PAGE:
A Broadscale Fish-Habitat Model Development Process: Genesee Basin, New York
James E. McKenna, Jr., Richard P. McDonald, Chris Castiglione, Sandy S. Morrison, Kurt P. Kowalski, Dora R. Passino-Reader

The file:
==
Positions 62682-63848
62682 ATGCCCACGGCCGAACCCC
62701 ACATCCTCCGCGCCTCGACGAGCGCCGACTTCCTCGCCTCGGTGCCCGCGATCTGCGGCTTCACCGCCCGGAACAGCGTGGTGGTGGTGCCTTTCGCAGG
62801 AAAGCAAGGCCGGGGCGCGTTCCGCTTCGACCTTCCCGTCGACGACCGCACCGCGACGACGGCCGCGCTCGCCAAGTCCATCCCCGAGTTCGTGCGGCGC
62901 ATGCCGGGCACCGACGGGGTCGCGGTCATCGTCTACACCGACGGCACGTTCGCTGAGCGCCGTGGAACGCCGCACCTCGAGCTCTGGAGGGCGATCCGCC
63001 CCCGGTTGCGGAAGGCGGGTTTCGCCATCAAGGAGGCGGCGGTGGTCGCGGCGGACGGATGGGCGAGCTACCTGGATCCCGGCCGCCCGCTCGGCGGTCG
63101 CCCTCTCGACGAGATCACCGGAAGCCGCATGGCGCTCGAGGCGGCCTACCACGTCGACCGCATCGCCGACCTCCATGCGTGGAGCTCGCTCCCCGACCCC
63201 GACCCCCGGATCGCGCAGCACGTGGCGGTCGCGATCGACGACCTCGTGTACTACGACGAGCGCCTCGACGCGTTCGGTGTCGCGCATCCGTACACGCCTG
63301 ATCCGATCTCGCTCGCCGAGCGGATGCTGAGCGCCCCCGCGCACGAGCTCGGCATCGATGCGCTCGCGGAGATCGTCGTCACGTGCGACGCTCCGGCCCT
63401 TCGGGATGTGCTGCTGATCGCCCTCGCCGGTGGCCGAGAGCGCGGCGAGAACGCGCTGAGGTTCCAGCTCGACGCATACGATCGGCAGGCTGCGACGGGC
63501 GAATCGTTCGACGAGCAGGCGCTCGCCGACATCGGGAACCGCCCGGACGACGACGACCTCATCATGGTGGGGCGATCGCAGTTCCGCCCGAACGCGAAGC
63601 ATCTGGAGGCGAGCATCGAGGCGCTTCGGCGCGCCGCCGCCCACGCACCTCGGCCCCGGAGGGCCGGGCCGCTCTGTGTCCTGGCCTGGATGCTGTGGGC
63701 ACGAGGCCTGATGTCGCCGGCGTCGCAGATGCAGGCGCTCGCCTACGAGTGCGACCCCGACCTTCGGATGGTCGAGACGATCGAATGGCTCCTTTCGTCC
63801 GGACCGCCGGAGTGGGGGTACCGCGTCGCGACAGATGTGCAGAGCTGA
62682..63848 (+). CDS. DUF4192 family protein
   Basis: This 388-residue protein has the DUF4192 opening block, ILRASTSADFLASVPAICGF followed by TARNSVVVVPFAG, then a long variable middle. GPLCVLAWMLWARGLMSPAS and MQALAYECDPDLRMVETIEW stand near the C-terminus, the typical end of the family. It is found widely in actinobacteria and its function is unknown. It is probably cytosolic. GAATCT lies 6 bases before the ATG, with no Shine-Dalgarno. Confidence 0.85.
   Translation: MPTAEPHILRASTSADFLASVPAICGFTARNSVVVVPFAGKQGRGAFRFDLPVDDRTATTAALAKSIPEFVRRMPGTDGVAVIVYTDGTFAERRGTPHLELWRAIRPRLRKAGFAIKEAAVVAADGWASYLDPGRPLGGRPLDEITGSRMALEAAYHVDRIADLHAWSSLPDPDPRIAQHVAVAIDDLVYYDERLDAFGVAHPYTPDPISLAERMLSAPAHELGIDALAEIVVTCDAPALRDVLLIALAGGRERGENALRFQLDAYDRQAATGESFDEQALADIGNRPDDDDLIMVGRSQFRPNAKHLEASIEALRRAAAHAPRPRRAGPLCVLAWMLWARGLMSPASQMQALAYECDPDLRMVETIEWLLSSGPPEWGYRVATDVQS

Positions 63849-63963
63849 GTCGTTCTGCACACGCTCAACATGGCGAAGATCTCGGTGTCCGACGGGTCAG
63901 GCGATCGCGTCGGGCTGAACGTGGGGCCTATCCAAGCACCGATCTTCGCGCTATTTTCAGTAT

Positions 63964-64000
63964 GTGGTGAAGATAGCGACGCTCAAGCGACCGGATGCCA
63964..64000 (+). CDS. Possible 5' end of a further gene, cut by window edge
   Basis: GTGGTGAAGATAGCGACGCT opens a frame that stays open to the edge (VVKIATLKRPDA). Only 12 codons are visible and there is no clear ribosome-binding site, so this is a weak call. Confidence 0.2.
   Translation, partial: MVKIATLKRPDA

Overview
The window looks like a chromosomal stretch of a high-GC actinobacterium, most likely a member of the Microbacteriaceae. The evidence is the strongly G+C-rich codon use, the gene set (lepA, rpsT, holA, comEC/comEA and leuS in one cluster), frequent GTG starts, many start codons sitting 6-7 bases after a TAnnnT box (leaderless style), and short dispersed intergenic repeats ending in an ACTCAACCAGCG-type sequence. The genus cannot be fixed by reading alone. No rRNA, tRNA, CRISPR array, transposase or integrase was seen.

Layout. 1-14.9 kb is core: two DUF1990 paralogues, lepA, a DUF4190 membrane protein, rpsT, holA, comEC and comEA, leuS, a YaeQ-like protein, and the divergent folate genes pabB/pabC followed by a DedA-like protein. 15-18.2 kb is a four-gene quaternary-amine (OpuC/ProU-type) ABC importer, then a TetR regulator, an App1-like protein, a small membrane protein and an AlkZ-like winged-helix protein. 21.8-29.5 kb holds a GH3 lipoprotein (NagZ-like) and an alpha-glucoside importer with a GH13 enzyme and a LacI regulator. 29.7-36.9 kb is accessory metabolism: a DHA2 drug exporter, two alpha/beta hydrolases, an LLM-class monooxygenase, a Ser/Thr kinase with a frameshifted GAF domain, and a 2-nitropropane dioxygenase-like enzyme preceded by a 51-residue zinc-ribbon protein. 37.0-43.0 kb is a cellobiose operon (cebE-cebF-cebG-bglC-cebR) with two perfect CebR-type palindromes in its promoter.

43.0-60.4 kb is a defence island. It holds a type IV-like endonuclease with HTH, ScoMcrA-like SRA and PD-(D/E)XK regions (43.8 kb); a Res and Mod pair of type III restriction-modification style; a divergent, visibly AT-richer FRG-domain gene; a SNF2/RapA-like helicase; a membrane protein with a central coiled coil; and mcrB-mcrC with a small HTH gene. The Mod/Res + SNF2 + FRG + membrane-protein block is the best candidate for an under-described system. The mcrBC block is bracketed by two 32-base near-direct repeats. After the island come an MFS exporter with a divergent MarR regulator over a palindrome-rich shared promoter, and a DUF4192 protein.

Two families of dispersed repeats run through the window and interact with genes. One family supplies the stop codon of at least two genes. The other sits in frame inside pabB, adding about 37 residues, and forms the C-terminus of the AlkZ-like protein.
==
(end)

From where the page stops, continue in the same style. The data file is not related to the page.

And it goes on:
Abstract.—We describe a methodology for developing species–habitat models using available fish and stream habitat data from New York State, focusing on the Genesee basin. Electrofishing data from the New York Department of Environmental Conservation were standardized and used for model development and testing. Four types of predictive models (multiple linear regression, stepwise multiple linear regression, linear discriminant analysis, and neural network) were developed and compared for 11 fish species. Predictive models used as many as 25 habitat variables and explained 35–91% of observed species abundance variability. Omission rates were generally low, but commission rates varied widely. Neural network models performed best for all species, except for rainbow trout Oncorhynchus mykiss, gizzard shad Dorosoma cepedianum, and brown trout Salmo trutta. Linear discriminant functions generally performed poorly. The species–environment models we constructed performed well and have potential applications to management issues.